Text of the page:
The Lively Culture of Open Gym Basketball

Andrew KleiberYou’re probably saying to yourself, “What? There is such a thing as a culture of open gym basketball?”

While many people might not think about it, a lot of students go shoot hoops almost every day. Stout actually makes it really easy to keep up your hobby.

The Multi-Purpose Room (MPR) is open almost all day, except for 2:00-6:45 p.m. on the weekdays for athletics. However, any time before and after that is fair game. The employees like to keep one court open as much as possible so people can play at their own leisure and without organizing a game.

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But the MPR isn’t the only place to ball. There are two more courts that people like to play at. The West Gym, which is located by the weight room, and the Johnson Fieldhouse are two other great places to play.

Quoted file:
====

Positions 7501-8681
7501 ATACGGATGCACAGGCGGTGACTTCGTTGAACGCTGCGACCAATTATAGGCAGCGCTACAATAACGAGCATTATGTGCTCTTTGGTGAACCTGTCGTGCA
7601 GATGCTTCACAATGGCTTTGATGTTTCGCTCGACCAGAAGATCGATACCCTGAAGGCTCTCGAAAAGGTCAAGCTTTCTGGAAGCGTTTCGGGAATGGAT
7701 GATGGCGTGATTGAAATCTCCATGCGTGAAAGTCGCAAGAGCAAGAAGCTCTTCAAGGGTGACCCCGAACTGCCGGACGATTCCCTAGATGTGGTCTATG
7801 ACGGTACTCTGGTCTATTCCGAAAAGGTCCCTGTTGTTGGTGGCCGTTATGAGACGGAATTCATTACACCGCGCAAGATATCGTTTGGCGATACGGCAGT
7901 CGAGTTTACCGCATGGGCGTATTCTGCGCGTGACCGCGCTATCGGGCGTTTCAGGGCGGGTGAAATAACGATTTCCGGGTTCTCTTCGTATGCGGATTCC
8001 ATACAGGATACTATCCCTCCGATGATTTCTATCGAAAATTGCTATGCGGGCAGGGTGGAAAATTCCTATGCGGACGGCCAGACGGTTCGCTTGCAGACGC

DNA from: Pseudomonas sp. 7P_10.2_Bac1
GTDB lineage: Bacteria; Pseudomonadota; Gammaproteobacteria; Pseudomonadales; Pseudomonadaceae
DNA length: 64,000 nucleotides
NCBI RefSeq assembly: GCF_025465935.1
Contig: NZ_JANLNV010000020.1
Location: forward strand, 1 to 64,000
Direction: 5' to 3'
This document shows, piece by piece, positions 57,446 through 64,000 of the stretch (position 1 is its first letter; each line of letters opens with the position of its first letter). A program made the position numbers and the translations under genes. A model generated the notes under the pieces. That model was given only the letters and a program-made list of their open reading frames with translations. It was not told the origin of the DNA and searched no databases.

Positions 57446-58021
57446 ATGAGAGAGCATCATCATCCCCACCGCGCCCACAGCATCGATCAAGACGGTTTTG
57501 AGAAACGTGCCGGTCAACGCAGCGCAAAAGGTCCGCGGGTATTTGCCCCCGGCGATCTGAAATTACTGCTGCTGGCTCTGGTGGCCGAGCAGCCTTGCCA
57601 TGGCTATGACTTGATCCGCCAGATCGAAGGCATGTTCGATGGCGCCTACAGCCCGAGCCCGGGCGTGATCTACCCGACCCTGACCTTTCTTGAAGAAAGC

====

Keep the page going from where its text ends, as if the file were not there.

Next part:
Personally, I love having all of these free courts available because I like to go and have fun with my friends, socialize, and play the game that I love. Judging by how lively the gyms always are, a lot of students feel the same way. That in itself is the reason why I think there’s a culture to playing basketball.

I asked Mike Bond and Jenny VanderHeiden, employees with the University Recreation Office, a few questions about open gym basketball.


On average, how many people do you think come in and play each day?

Mike: We leave at least one court open and you get your typical five on five game. Then there’s five or six people on the baseline watching so anywhere between fifteen or sixteen people. In total, though, during one night there’s probably close to three dozen people.

Do you see a lot of familiar faces each day?

Jenny: Yeah it’s basically the same teams and same friend groups coming in at the same times.


Do you feel like there is a culture to open gym basketball?

Mike: I think it is a culture. Like in New York with street ball and what not. It goes beyond just the MPR.

Jenny: A lot of people come in during intramural hours and are bummed when we don’t have an open court. And even when the courts already have ten to twelve people on them, people still go and watch. Everyone’s really supportive of each other, even if they don’t know each other.”

See you on the court, Stout.

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